• antithrombin deficiency;
  • protein C deficiency;
  • protein S deficiency;
  • pregnancy;
  • venous thromboembolism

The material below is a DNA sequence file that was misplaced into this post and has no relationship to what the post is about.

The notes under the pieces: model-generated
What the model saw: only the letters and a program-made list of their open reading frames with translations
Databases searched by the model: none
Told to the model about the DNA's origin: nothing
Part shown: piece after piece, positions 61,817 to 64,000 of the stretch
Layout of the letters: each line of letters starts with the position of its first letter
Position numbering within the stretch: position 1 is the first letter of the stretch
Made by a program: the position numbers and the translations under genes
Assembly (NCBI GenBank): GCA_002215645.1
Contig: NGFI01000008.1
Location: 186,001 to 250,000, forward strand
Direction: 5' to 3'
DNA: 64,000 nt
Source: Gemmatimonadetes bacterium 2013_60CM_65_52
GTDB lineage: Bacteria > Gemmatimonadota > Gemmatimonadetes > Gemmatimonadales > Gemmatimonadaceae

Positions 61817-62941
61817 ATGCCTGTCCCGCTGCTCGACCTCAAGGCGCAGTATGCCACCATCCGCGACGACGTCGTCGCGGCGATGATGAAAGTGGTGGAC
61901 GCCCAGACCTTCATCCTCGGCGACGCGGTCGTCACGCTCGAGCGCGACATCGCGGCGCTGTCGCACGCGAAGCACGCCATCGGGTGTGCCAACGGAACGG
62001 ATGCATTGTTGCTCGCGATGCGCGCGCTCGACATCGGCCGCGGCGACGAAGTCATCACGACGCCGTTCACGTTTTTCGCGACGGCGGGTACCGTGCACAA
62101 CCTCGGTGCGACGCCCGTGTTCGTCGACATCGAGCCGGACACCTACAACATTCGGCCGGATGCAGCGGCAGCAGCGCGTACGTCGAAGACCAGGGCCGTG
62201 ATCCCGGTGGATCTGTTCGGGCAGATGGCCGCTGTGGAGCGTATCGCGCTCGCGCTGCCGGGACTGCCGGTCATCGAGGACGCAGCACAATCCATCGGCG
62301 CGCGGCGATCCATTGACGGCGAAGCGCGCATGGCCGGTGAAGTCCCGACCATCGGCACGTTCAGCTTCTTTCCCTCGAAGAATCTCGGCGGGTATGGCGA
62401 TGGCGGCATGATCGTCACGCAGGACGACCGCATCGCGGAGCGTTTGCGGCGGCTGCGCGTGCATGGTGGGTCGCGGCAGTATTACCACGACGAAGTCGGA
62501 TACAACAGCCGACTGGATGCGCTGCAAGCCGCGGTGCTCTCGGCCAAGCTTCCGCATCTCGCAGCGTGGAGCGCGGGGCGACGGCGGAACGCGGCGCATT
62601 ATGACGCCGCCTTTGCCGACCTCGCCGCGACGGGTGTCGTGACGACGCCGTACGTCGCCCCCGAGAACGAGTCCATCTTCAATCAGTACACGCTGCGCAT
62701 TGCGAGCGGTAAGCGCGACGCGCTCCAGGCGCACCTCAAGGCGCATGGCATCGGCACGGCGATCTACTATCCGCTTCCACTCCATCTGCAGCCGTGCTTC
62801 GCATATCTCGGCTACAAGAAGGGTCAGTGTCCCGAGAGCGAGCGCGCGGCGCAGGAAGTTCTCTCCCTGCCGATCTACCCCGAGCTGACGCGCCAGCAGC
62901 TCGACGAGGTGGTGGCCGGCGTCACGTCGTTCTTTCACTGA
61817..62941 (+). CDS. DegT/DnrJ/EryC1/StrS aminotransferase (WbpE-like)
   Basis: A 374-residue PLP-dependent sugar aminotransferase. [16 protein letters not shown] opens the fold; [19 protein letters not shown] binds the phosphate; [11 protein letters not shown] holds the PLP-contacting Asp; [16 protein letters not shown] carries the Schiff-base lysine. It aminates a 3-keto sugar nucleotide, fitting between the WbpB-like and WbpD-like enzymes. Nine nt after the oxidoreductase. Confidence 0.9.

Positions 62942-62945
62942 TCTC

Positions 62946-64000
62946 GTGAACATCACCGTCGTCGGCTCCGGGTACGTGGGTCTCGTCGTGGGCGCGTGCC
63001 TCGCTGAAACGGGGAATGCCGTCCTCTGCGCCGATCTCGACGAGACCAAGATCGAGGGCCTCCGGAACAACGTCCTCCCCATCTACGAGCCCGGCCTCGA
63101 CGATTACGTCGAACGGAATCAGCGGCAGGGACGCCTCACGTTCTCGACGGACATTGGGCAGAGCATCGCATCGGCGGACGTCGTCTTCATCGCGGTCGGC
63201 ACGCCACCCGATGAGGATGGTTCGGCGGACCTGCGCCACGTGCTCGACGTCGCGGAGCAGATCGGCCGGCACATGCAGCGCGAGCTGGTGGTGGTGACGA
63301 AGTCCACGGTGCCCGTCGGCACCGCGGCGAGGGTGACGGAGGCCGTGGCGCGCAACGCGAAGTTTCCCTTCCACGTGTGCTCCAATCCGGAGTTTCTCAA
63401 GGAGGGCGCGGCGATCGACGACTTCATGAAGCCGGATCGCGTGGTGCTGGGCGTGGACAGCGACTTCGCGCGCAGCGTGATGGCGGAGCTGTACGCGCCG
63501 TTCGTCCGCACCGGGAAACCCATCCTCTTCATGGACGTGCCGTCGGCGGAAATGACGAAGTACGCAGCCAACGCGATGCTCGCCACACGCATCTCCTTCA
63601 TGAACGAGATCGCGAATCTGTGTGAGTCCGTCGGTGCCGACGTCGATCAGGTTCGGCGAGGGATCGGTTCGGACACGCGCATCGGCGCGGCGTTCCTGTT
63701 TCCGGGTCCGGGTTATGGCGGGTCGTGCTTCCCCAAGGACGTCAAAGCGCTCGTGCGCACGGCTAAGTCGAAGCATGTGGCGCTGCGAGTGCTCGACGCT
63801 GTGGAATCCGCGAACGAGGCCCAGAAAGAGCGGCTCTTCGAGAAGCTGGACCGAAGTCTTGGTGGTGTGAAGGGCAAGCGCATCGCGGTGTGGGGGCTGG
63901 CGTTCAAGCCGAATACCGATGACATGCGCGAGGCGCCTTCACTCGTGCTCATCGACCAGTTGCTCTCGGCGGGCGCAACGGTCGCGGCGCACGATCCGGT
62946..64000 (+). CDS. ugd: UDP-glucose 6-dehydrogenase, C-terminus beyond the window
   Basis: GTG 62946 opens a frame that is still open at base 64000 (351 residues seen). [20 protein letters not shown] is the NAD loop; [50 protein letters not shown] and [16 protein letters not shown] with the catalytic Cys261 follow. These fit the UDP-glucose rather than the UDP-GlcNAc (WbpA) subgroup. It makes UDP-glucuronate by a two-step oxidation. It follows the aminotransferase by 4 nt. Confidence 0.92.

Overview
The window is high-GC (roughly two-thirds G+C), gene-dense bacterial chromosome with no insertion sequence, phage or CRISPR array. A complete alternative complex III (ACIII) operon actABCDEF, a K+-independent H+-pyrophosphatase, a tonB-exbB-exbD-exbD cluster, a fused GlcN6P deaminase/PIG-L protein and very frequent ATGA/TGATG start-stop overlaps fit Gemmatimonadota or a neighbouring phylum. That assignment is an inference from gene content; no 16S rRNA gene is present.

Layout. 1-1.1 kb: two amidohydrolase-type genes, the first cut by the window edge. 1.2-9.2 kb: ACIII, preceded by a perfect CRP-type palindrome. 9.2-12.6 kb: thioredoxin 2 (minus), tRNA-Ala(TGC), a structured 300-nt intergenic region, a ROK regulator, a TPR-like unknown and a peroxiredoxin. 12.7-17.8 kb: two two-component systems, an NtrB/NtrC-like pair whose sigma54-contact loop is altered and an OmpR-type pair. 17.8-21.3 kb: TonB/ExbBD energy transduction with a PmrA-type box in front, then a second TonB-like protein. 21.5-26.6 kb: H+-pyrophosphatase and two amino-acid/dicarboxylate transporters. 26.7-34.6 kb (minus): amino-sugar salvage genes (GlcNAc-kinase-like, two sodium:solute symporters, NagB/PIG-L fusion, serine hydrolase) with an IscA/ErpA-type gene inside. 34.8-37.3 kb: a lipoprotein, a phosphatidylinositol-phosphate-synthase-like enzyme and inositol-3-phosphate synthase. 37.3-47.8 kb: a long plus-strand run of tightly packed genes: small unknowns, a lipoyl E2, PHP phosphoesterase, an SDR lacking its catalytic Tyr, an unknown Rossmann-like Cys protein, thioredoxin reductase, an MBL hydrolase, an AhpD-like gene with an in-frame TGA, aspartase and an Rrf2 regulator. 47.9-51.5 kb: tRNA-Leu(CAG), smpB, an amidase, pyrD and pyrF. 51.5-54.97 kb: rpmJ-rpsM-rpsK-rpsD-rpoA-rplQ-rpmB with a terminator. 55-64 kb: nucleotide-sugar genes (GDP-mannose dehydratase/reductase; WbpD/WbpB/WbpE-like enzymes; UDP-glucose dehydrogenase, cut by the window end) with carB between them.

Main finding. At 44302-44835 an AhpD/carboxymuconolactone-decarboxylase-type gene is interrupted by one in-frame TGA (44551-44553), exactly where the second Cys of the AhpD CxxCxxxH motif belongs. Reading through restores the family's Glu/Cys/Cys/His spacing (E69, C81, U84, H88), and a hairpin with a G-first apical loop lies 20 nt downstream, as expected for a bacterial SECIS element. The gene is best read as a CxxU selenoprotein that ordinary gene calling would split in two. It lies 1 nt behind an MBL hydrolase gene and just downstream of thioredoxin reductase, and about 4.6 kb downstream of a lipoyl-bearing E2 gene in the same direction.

Pregnancy is associated with an increased risk of venous thromboembolism, which probably varies according to the presence of single or multiple thrombophilic defects. This retrospective family cohort study assessed the risk of venous thromboembolism during pregnancy and puerperium, and the contribution of concomitant thrombophilic defects in families with hereditary antithrombin, protein C or protein S deficiencies. Probands were excluded. Of 222 female relatives, 101 were deficient and 121 non-deficient. Annual incidences of venous thromboembolism were 1·76% in deficient women versus 0·19% in non-deficient women [adjusted relative risk (RR) 11·9; 95% confidence interval (CI), 3·9–36·2]. Other single and multiple thrombophilic defects increased the risk in deficient women from 1·55% to 2·14% and 2·92%, and in non-deficient women from 0·16% to 0·09% and 0·54% respectively. Deficient women were at lower risk (1·37%; 0·80–2·19) than deficient women that had never been pregnant (2·96%; 1·53–5·18); RR 0·5 (0·2–0·99). This difference was due to the predominance of events related to oral contraceptives in deficient women that had never been pregnant (75%), while 71% of events in deficient women that had had at least one pregnancy were pregnancy-related. In conclusion, women with hereditary deficiencies of antithrombin, protein C or protein S are at high risk of pregnancy-related venous thromboembolism. This risk is increased by multiple additional thrombophilic defects.